I attended TEDxSydney on Saturday which had moved to iconic Sydney Opera House as a venue. This year’s 2,200 attendees were deliciously catered for by Matt Moran and the grass roots movement ‘Grow it local’.
Telstra, Qantas, Samsung, U of Syd and NAB were some of the main sponsors, lending a more corporate component. At the same time the conference was still retaining a lot of the activism and volunteering spirit.
Best musical performer (IMHO) was Kate Miller-Heidke, best MC Jess Scully, most famous attendee Marc Newson and probably most powerful speech by Omar Musan.
The above photos are posted under CreativeCommons from TEDxSydney’s flickr stream.
The talks themselves are still being edited so I will update this blog with another post when they are available on their YouTube channel
Here are my personal favourites from the films they played in between:
This is a project we at Reactive worked extremely hard for over the last 2 months. It’s called ‘The Most Powerful Arm Ever Invented” and this is its story.
The Most Powerful Arm Ever Invented
Children with Duchenne Muscular Dystrophy (DMD) suffer from progressive deterioration of their muscles. The kids lose the ability to use their arms and for example sign their name very early in their life. At the same time the Australian government does not have a policy on this disease, meaning there is no research support to help halt or cure DMD. This is why we created The Most Powerful Arm, a bionic arm with which you can help wake up the politicians. Please sign a petition to the Australian government, asking them to start supporting the important research on this crippling disease. Watch the trailer below:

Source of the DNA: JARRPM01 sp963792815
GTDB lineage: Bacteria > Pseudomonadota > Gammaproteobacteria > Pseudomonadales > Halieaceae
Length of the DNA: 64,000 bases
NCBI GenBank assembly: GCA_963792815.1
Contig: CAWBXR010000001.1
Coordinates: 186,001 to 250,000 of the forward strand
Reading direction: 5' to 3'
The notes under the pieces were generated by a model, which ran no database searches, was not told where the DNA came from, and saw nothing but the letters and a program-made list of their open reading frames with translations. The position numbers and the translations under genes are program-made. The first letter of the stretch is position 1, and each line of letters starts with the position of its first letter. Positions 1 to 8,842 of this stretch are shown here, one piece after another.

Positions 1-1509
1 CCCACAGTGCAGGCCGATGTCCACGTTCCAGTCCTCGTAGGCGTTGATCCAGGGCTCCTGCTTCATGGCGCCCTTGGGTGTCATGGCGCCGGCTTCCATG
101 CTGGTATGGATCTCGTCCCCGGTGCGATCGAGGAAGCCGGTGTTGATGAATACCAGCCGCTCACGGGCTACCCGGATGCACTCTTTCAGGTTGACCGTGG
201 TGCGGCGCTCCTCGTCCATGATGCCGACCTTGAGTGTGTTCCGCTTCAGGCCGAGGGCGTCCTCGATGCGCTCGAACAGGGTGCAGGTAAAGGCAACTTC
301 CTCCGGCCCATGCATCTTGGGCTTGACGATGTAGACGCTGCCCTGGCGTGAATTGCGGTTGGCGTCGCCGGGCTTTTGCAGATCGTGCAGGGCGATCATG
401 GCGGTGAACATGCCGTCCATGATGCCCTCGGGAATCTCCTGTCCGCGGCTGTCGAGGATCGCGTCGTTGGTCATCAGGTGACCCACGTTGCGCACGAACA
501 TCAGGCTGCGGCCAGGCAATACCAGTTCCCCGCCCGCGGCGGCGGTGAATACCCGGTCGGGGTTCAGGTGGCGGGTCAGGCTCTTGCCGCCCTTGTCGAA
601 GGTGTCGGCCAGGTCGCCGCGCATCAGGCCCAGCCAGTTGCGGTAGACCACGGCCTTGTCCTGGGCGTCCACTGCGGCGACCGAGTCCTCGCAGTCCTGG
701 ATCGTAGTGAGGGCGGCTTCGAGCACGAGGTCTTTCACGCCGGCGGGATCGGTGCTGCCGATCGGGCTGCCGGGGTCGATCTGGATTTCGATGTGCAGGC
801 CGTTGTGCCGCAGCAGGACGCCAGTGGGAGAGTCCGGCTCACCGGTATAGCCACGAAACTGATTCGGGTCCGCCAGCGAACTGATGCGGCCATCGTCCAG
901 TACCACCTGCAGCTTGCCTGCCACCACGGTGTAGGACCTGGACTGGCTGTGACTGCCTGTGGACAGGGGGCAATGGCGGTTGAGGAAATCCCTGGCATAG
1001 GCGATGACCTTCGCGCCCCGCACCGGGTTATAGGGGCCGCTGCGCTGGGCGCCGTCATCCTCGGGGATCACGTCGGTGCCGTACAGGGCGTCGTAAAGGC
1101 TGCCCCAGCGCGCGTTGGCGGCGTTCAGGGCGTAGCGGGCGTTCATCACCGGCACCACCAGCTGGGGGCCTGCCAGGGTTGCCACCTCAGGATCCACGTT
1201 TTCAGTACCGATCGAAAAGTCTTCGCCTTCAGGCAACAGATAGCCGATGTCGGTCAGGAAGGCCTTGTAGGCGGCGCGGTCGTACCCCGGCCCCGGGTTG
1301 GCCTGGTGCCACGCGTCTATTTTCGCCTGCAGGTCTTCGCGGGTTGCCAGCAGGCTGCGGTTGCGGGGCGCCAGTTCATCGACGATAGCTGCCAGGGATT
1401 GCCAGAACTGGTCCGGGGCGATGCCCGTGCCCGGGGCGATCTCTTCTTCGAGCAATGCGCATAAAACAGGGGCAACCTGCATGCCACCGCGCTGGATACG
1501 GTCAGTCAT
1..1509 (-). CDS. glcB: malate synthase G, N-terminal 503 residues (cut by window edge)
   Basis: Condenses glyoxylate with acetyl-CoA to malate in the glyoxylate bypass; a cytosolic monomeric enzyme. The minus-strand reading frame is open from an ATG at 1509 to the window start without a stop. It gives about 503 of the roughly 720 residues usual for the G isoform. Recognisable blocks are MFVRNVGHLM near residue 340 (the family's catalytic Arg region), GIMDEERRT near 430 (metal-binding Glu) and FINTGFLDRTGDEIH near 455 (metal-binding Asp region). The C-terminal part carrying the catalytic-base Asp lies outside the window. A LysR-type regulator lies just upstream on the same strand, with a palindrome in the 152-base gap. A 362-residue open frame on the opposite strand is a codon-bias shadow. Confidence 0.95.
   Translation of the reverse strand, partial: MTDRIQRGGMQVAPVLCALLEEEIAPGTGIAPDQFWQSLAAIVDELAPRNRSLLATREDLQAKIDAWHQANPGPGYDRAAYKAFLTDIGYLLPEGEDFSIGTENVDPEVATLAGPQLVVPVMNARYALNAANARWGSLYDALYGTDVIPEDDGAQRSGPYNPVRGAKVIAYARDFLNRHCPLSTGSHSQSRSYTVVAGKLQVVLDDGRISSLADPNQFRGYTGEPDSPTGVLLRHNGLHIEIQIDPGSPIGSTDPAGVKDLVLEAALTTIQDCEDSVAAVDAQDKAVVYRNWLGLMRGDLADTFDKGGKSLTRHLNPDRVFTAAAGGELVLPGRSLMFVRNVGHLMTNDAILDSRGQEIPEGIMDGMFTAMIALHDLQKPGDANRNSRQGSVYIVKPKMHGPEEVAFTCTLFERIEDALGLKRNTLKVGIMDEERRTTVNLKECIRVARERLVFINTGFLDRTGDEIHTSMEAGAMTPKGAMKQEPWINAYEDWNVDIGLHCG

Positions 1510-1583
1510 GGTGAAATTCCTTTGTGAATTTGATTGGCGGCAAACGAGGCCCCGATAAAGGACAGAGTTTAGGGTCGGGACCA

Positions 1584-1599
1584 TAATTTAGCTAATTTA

The arm is publicly installed, first in Customs House Sydney, and now in Ariel Book Store. It takes your signature via your Facebook login, also accesible thorough your mobile phone if you happen to be in front of the installation. It then signs the petition for you, with a real pen on paper. It uses the original handwriting of one of the children affected, Jacob Lancaster, which we turned into a typeface. A photo camera will then take a picture of each signature and post it to the respective signee’s Facebook wall.
I really appreciate any help you can give to the cause. We have smashed the original target of 20,000 which was required to have the petition considered by parliament. But the more signatures we get, the more weight it will have. Please add your signature at TheMostPowerfulArm.com and if you want and can afford to, you can also donate to make the trials happen.
Below you find our Making Of The Most PowerfulArm that explains the whole signing experience in detail.
Here are some photos from our launch day in Customs House.
The Most Powerful Arm is a collaboration between Reactive, Finch and Havas Worldwide / Red Agency. Special shout out goes to Emad Tahtouh who heads the creative technology at Finch and who not only had the idea but also tirelessly worked on all the robotics, video, photos and backend technology to make the arm the most powerful ever invented.